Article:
Let’s just say this was the *nicest* branch I’ve *EVER* been to. Lawrence told me they share the building the the Japanese ward but it’s still really, really nice. It’s 3 stories tall and *beautiful.* The chapel reminded me a lot of the chapel in the Bountiful temple except larger. It let in a lot of light, everything was clear and bright and calming.
It was a very small branch. Smaller than the one in Mississippi…smaller even than the one in North Carolina. This was more of a “twig.”
(Note for the reader: LDS congregations are divvided up geographically into units of size. Several wards make up a stake, stakes make regions, regions make zones and zones make the whole church body. Branches are what occurs if there aren’t enough members to sustain a ward. IE: TINY.)
Everybody there was incredibly nice. Of course, when you are out here in a strange country and it’s disorienting at best to get to church, you *really* want to be there.
The Sunday school lesson had amazing participation and so did all 8 women that were in relief society. (That is counting Lisa and I.)
It was a good thing I liked the building and the people so much because we were there pretty much the rest of the day. Annette was going to be helping the Japanese ward put together their Christmas program after their service.
It was really nice to just hang out with Lawrence though. We chatted with the Elders (really nice guys. One was a total greenie. I noticed his name was Elder Bednar. (Any relation? Nephew.)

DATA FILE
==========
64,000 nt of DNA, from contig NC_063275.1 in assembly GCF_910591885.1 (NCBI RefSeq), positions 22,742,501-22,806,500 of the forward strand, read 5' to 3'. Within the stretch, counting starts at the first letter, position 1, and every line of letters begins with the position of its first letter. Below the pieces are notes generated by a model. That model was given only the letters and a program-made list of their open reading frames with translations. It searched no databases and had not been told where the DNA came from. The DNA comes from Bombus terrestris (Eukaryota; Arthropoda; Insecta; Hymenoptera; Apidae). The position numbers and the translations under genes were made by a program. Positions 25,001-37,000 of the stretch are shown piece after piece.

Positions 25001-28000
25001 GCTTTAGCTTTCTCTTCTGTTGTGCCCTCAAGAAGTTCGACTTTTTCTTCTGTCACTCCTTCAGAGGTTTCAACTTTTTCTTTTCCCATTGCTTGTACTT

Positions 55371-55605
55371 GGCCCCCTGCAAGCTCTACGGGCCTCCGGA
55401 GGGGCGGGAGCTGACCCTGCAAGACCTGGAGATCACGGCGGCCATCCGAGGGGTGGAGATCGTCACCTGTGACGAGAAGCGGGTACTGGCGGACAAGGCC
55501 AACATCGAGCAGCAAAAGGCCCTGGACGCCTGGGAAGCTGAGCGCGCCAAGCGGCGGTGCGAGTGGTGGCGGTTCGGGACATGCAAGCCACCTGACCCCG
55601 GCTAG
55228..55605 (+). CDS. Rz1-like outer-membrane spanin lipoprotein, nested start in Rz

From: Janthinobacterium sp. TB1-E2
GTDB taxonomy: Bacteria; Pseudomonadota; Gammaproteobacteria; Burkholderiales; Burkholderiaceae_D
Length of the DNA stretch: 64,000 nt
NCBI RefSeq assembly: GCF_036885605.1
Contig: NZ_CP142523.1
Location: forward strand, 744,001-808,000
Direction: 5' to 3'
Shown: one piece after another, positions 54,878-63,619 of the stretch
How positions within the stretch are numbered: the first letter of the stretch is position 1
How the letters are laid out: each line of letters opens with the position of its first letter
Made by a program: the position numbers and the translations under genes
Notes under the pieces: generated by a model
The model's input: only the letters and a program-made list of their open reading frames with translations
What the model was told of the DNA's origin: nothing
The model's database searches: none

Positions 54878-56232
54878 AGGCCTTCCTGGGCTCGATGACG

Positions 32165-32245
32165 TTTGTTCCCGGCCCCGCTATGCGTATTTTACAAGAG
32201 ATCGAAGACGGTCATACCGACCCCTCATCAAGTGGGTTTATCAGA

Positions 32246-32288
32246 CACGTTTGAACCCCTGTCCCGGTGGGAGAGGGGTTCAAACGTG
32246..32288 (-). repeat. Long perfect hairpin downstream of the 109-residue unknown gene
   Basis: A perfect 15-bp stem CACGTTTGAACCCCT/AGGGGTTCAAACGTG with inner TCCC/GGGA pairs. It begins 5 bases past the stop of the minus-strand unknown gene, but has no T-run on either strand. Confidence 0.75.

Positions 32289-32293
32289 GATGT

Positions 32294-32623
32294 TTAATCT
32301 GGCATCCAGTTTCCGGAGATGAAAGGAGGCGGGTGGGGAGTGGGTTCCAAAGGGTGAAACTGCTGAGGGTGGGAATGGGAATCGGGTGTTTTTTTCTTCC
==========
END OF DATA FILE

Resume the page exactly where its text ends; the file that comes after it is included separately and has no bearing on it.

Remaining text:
I was also glad I had brought the iPad AND the charger. Lawrence played Plants vs Zombies a little bit and we compared our respective strategies. I set up the “Whack a Zombie” game and let some of the kids play. I was curious why some of the kids were there so late and they told me they were the branch president’s kids.
I have much empathy. I remember being a Branch President kid and helping clean the chapel after church every Sunday and waiting for my dad to finish up church business.
Lawrence and Annette seem to be following the wonderful, wonderful tradition of putting a roast on in the morning before we leave for church. When you come home the first thing you smell coming through the door is the lovely, lovely aroma of pot roast.
This is not so easy for Lisa and I to do since my church is 9 to noon and her church runs from 7-830 at night with choir practice at 5. Also she is a vegetarian so I’m not sure how keen she would be on pot roast.
If things continue to blow up at her current congregation she may switch to the one in east bay that is also in the mornings. Is it bad that part of me thinks that would be nice so we could actually spend a little bit more of Sunday together?
She gets the choir director and pastor that she wants… I get her the rest of the day. Win win!
-Getting ready to go out again! More later!